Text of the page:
In some embodiments, the “peaked in” flag is set when, during an interval, transmissions on the path consumed a bandwidth that exceeds a threshold percentage of the estimated bandwidth of the path. The threshold percentage may be any suitable value determined using any suitable method. Further, determining whether the communications on the path consumed the bandwidth within the range of the estimated bandwidth may comprise determining whether a sender congestion window has a size exceeding a threshold percentage of a value representing a product of the estimated bandwidth and an estimated round trip delay on the path. The sender congestion window may be set by the TCP/IP stack or by any other suitable component. This threshold percentage may be, for example, 75%.

If it is determined, in decision block 508, that the communications on the path consumed the bandwidth below the estimated bandwidth which may indicate that the network is underutilized, the process may return to block 502 where another path may be considered or the process may repeat on the same path during a later sample. However, as illustrated, when the network is underutilized while a sample was being collected, that sample is not used to compute an update to the baseline.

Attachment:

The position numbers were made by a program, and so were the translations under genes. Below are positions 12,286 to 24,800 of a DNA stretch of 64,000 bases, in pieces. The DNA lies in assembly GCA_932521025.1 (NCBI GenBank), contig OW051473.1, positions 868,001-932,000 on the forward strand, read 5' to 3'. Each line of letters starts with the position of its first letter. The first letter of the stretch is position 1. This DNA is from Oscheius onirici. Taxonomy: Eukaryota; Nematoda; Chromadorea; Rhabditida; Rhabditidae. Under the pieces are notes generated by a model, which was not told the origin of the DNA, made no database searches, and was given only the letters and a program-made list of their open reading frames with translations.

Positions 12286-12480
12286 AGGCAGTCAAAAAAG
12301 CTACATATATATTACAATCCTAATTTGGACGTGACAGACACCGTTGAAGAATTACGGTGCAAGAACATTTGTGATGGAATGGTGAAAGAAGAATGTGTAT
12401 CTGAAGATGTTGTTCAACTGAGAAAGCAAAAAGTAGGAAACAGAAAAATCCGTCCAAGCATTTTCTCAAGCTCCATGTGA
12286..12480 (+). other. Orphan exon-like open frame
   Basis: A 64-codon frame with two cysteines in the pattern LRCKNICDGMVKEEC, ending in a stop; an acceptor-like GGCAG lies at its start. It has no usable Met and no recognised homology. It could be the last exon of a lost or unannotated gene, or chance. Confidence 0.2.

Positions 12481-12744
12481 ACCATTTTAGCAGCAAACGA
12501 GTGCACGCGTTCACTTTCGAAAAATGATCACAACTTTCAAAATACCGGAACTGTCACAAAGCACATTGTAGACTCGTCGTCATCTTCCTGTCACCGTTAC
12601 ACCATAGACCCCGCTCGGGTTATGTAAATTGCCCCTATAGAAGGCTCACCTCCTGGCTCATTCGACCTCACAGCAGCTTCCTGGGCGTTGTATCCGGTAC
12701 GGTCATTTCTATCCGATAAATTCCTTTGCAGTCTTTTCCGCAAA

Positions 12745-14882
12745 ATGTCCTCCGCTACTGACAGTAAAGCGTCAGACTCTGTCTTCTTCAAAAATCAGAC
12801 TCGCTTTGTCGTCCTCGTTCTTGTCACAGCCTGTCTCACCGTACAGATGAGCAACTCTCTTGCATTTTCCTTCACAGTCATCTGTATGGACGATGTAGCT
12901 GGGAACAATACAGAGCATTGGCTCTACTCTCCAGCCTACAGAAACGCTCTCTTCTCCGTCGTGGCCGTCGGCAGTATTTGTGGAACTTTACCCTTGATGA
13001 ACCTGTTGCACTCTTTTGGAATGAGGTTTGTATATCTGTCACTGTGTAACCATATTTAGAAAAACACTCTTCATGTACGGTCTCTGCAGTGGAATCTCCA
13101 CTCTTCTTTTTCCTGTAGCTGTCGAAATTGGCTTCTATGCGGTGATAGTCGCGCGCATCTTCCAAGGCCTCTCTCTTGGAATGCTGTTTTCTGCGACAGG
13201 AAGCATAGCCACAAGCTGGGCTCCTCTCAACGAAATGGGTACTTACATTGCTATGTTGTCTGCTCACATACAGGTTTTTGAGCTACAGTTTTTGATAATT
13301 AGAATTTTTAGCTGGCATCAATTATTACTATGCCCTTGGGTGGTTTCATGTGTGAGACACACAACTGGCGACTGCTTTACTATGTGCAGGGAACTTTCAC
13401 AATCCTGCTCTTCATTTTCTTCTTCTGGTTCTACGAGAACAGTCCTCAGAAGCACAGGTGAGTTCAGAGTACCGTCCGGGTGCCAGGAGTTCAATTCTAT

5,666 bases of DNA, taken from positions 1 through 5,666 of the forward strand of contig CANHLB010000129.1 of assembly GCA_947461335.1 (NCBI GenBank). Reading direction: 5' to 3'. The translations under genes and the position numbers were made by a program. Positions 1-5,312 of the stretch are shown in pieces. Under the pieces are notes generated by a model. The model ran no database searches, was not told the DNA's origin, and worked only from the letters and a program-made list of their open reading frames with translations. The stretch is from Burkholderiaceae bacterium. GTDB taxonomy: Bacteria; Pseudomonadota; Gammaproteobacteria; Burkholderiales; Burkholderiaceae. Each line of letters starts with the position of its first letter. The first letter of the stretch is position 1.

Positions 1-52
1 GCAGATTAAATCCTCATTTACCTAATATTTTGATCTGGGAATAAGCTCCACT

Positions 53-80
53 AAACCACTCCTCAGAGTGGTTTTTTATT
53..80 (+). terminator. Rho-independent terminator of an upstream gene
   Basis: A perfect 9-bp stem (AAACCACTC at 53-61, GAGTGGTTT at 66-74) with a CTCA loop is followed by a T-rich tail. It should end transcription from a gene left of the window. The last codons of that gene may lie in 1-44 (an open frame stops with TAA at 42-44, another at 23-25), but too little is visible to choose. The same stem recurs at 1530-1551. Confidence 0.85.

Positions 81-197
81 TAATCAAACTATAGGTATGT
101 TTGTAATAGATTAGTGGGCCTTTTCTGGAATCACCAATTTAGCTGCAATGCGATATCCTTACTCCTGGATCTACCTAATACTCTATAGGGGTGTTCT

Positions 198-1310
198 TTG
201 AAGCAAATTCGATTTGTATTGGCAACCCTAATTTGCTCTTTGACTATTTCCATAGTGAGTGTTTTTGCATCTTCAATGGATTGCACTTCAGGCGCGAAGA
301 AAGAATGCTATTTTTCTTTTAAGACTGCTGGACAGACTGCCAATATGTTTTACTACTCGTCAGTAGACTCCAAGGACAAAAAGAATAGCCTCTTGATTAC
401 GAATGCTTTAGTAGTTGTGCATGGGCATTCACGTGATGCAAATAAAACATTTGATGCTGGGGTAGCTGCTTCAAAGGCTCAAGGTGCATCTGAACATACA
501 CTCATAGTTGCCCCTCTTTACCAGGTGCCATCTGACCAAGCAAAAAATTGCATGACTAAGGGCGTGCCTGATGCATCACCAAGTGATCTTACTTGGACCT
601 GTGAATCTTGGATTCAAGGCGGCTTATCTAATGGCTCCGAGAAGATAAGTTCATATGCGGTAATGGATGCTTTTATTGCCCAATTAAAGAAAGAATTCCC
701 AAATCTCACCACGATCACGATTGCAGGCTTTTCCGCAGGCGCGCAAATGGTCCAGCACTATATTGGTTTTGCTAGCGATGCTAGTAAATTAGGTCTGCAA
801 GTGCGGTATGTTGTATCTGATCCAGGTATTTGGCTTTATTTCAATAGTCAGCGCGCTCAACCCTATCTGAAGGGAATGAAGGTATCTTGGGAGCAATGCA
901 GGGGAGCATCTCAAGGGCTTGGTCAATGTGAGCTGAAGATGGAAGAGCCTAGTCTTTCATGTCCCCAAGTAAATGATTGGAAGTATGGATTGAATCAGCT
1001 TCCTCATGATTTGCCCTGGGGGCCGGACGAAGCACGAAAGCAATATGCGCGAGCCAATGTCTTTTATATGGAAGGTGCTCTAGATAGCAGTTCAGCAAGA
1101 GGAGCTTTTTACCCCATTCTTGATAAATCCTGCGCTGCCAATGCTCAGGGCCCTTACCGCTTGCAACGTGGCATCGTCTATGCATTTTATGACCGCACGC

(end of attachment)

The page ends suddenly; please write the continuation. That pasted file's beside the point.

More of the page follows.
If it is determined, in decision block 508, that the communications on the path consumed the bandwidth within the range of the estimated bandwidth which may indicate that the network is not underutilized, the process may continue to block 510 where network performance parameters may be calculated for the last time interval window. The parameters may comprise, for example, Maxavg bandwidth, Minavg bandwidth, Mean bandwidth, RTTave and RTTVar and other suitable parameters. The parameters may be calculated from bandwidth samples collected during the last time interval window, which, in some embodiments, equals one minute.

In some embodiments of the invention, the network performance parameters, which may also be referred to as network performance baseline parameters, calculated for the path during a time interval at which congestion is detected may not be used for updating the network performance baseline. The network performance parameters obtained during congestion may corrupt the baseline.